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Buying a Hybrid with high mileage? watch

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    I like the idea of Hybrid cars just for the sake of saving money. I see some for sale online but they usually have really high mileage like 100k +

    What's the consensus on buying a Hybrid with a high mileage?

    I like the Lexus CT200h, I've seen some for decent prices at around 7-8k with a mileage of around 110k(Highest I would probably accept is 120k). Most Hybrids like the Prius and some of the Hondas look hideous and overly futuristic, but this Lexus looks nice and normal.
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    (Original post by Jedders)
    I like the idea of Hybrid cars just for the sake of saving money. I see some for sale online but they usually have really high mileage like 100k +

    What's the consensus on buying a Hybrid with a high mileage?

    I like the Lexus CT200h, I've seen some for decent prices at around 7-8k with a mileage of around 110k(Highest I would probably accept is 120k). Most Hybrids like the Prius and some of the Hondas look hideous and overly futuristic, but this Lexus looks nice and normal.
    I've heard of some hybrids reaching 400k+, so I'd say you'd probably be okay with around 110k on the clock 😂
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    (Original post by IWMTom)
    I've heard of some hybrids reaching 400k+, so I'd say you'd probably be okay with around 110k on the clock 😂
    That's the kind of response I wanted to hear, Yeeessssss
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    (Original post by Jedders)
    I like the idea of Hybrid cars just for the sake of saving money. I see some for sale online but they usually have really high mileage like 100k +

    What's the consensus on buying a Hybrid with a high mileage?

    I like the Lexus CT200h, I've seen some for decent prices at around 7-8k with a mileage of around 110k(Highest I would probably accept is 120k). Most Hybrids like the Prius and some of the Hondas look hideous and overly futuristic, but this Lexus looks nice and normal.
    Had one of those before. They are fairly decent cars but just got to remember that you will pay pricing for a Lexus when it comes to maintenance and that isn't cheap. There is also the Toyota Auris Hybrid that looks just like any other Auris.

    120k miles on it isn't end of the world. However it must be remembered that there are 2 batteries in these cars and if you bring it to a dealer they can give you a battery health report for both the main and the auxiliary battery. The auxiliary battery is fairly similar to those in any other cars just that they can be rather expensive as it is a proprietary battery. The main battery on the other hand rarely ever requires replacement even at 250k miles.

    What will wear off however are the other components on the car, Suspension parts aren't cheap on them and do tend to wear off quicker than conventional cars. There are no belts to replace on these cars as even the air conditioning compressor isn't hooked up with a belt. Filters however do require replacements and the CVT gearbox can take some getting used to, it will require a fluid and filter change else the car will have a rubberband effect when driving.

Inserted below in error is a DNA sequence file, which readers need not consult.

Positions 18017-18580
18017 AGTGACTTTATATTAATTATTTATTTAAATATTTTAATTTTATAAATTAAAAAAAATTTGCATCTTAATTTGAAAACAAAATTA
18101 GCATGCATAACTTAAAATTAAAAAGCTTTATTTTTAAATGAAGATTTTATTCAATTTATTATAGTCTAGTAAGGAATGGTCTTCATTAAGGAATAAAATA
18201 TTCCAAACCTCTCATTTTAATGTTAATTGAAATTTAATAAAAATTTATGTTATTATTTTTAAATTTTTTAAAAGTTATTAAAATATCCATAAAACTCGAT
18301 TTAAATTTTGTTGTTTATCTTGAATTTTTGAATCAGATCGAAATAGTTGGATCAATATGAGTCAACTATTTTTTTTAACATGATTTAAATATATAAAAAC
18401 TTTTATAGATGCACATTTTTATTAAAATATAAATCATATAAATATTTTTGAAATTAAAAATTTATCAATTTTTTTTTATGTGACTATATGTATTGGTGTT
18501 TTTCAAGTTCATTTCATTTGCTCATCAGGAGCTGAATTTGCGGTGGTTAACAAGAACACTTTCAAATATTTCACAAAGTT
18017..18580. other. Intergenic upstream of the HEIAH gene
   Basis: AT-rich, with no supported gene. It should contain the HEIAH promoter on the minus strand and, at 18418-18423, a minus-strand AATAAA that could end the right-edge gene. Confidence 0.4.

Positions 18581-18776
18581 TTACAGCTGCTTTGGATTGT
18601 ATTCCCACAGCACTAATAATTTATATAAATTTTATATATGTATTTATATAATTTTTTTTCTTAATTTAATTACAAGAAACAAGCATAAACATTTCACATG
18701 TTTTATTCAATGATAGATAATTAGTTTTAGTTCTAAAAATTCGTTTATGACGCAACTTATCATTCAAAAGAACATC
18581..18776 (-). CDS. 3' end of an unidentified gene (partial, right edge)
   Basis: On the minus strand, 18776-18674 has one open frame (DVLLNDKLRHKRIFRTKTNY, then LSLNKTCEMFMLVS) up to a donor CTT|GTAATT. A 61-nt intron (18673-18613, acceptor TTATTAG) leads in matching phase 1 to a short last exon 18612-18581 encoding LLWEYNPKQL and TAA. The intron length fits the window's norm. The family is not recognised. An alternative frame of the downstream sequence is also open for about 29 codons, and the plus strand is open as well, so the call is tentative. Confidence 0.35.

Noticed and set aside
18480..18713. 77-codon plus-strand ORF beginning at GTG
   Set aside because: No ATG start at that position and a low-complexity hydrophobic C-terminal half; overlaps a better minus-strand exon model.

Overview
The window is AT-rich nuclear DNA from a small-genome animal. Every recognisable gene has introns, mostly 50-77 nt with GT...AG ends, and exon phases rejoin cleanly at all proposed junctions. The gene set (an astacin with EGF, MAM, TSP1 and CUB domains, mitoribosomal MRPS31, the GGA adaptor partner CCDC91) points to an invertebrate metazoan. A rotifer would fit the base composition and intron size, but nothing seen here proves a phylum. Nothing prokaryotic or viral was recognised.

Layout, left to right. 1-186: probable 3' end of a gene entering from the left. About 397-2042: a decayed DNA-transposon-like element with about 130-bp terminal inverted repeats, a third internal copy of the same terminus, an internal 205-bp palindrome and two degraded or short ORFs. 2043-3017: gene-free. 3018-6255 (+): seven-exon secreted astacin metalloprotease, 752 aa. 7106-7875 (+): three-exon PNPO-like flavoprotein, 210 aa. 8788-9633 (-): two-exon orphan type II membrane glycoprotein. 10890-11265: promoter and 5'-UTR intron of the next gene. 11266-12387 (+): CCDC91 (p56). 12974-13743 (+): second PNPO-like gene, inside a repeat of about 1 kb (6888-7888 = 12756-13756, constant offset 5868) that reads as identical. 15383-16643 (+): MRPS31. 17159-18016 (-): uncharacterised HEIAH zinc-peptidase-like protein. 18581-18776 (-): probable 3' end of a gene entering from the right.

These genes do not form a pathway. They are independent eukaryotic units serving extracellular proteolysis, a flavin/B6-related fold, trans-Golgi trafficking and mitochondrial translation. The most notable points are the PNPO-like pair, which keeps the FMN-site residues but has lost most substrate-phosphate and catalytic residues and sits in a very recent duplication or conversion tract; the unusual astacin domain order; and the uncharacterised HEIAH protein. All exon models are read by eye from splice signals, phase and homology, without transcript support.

Would I buy one again? Not for myself as the type of driving I do these cars don't save that much fuel. However they are great cars even if the mileage is higher than normal for a car its age. In some ways I'd rather buy a well maintained high mileage one than one that isn't properly maintained.
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    IWMTom what's the situation with the battery with these older, high mileage hybrids. I imagine that they are a significant expense if they go wrong, but is that something the OP needs to be concerned about?
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    (Original post by Reality Check)
    IWMTom what's the situation with the battery with these older, high mileage hybrids. I imagine that they are a significant expense if they go wrong, but is that something the OP needs to be concerned about?
    Good question.

    The older the car is, the worse the battery technology, but anything in the past sort of 2-3 years should be pretty decent. They can last a long time, especially if you don't leave them to die (i.e. charge at 50% rather than 10%), so it's worth having the logs checked by a mechanic before committing to buy the vehicle; it should store data on charge cycles, and the health of the battery banks.

    In terms of replacing them, it is true they can be rather expensive to put right, however as it's a hybrid rather than a fully electric vehicle, it should realistically last twice the mileage OP quoted.
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    (Original post by IWMTom)
    Good question.

    The older the car is, the worse the battery technology, but anything in the past sort of 2-3 years should be pretty decent. They can last a long time, especially if you don't leave them to die (i.e. charge at 50% rather than 10%), so it's worth having the logs checked by a mechanic before committing to buy the vehicle; it should store data on charge cycles, and the health of the battery banks.

    In terms of replacing them, it is true they can be rather expensive to put right, however as it's a hybrid rather than a fully electric vehicle, it should realistically last twice the mileage OP quoted.
    Thanks for that
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    As it's a Lexus, it's likely to be pretty much bulletproof.
    The electric motor will save you money on Tax and Petrol so that's an advantage there also.
    Just make sure the car you buy is in good condition before you actually buy it.

    So yeah, go for it.
    Lexus's will run forever so no problem there
 
 
 
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